Drug use by anyone operating equipment capable of inflicting substantial property damage and personal injury is absolutely unacceptable. There is good reason for the government to know to what extent aircraft pilots and their maintenance crews are impaired, but the NTSB’s initiative to assess drug and alcohol use of aviation safety personnel is severely limited.
With the publicity surrounding legalization/decriminalization of some marijuana use by some states, the House Subcommittee on Government Operations Committee on Oversight and Government Reform, chaired by Rep. Mica, held a hearing(see below ↓link) on whether operators of planes, trains and automobiles were doing so under the influence of drugs. Acting NTSB Chairman Hart, pictured↑above, was the lead witness in the hearing and he announced, among other statements, “to complete a safety study that examines trends in the prevalence of OTC, prescription, and illicit drugs identified by toxicology testing of fatally injured airmen between 1990 and 2012”.
He earlier noted in his testimony that:
“Currently, across the transportation modes, commercial operators are generally subject to pre-employment, periodic, random, reasonable cause, and post-accident testing for alcohol and 11 other legal and illegal potentially impairing substances, including marijuana. Regulations specify the maximum allowable drug and alcohol concentration levels, testing intervals, post-accident testing procedures, and reporting guidelines. Yet, despite the commitment of vast resources and intensive efforts over many decades in our country to address the many societal issues surrounding the use and abuse of drugs, their impact on the safety of the traveling public is still a major concern, and we still have a long way to go.”
Drug and alcohol testing, as noted in Chairman Hart’s testimony, is already a rigorous regimen among ALL safety related aviation workers in the commercial sphere. That means regulators should already know a great deal about airline pilots, aviation maintenance technicians and anyone else whose job directly impacts safety. Thus, it is not clear how the announced NTSB study will impact this class of airline professionals.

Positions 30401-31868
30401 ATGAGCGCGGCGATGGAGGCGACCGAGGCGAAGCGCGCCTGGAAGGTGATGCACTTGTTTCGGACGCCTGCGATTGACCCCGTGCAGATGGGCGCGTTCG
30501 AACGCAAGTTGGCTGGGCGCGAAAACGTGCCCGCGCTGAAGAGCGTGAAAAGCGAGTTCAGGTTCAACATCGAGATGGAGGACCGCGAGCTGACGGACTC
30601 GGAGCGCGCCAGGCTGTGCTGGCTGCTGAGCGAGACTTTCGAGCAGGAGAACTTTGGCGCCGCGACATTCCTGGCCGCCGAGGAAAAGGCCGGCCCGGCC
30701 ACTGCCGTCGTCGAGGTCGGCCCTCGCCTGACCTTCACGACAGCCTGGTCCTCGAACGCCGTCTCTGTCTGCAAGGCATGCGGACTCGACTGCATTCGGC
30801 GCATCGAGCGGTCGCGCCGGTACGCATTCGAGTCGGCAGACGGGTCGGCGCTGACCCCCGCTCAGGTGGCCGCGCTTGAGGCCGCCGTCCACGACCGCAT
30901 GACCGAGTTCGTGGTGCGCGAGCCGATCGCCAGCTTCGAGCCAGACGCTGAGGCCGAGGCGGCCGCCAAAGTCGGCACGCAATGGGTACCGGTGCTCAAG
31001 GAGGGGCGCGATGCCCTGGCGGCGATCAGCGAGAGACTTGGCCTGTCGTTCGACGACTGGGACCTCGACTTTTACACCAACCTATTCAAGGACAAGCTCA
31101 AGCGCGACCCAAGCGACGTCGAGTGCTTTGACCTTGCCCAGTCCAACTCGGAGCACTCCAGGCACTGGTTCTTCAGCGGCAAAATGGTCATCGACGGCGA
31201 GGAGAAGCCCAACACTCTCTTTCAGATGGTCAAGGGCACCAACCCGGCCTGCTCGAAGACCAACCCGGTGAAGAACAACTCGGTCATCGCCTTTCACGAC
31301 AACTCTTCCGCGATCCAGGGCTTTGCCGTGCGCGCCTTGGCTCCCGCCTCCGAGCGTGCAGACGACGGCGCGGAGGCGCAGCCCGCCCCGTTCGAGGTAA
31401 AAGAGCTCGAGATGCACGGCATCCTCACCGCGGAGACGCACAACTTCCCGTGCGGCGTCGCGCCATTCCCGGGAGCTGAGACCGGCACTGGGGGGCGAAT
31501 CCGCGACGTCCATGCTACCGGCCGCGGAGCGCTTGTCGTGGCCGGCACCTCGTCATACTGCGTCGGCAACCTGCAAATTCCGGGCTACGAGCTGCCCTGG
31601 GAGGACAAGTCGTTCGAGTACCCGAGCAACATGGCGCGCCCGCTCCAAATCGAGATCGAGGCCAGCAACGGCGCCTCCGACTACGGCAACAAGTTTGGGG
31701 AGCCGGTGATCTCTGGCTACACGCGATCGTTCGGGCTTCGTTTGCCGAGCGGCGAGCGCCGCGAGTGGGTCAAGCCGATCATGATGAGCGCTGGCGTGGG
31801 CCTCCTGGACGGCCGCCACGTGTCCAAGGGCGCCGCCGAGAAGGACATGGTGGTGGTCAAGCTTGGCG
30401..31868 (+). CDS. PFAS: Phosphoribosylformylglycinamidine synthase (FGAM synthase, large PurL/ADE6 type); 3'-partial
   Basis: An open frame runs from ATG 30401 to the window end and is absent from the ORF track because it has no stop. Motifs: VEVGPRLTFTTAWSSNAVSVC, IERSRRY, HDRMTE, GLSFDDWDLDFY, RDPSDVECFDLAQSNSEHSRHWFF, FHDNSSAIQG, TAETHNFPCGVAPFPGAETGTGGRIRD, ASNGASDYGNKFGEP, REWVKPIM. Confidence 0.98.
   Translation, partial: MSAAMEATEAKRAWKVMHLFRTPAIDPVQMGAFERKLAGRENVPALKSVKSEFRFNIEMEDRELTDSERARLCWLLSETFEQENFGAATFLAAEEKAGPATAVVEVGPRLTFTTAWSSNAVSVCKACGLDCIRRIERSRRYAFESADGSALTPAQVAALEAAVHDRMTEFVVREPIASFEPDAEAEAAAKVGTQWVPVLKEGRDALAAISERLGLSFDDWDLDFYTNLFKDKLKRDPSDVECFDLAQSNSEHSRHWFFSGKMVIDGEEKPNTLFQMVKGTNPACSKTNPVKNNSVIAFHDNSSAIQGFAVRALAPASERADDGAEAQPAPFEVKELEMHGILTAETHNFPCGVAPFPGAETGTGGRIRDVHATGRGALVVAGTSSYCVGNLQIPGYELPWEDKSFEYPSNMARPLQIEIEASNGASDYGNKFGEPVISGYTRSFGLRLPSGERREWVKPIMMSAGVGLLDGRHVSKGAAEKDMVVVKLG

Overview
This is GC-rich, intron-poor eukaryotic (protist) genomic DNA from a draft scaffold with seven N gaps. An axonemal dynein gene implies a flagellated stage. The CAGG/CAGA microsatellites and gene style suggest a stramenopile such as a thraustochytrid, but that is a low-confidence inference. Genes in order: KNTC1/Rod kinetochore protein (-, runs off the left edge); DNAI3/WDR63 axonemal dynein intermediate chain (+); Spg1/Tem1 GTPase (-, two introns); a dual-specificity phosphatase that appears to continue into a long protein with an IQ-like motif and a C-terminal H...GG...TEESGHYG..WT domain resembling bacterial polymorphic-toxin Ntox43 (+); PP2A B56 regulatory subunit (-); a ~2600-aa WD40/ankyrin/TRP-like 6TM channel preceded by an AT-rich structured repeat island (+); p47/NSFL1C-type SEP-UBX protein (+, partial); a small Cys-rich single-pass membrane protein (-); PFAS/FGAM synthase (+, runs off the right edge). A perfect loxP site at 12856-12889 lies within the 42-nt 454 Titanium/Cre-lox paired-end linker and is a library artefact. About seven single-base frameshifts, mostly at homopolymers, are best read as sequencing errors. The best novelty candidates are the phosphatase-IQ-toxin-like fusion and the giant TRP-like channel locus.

While that sector should be well documented, pilots and mechanics who work in the general aviation world are not controlled by federal regulations. It is possible that some aviation safety personnel, who work for businesses (not commercial flight, but members of NBAA, for example), may have to comply with those corporate drug and alcohol resting. The remainder of the GA community is not subject to testing and their possible impairment while on the ramps or in the air is a relevant group for an NTSB study.
Therein lies a rub; the Board is not a regulatory body. Its powers are limited to accidents and incidents and there it has substantial authority. The NTSB cannot compel persons to be subjected to any testing without some direct connection to an underlying investigation.
Chairman Hart’s statement makes it clear that the drug and alcohol study will be limited to the information collected from pilots in past aviation accidents. That is a skewed sample. The persons in the NTSB assessment are confined to pilots involved in accidents. Thus, its analysis will not reflect the population of persons who flew unimpaired or who flew under the influence, but did not crash. Another gap in the study will be mechanics, either licensed or aircraft owners who may repair their aircraft.
Without such a population, the value of the NTSB study is unclear. The history of imposing drug and alcohol testing of the commercial aviation safety personnel was extremely contentious. Without greater statistical integrity, it is hard to conceive what conclusions may be fairly drawn from this study.
P.S. Senate– vote and take the “Acting” out of Chris’ title.
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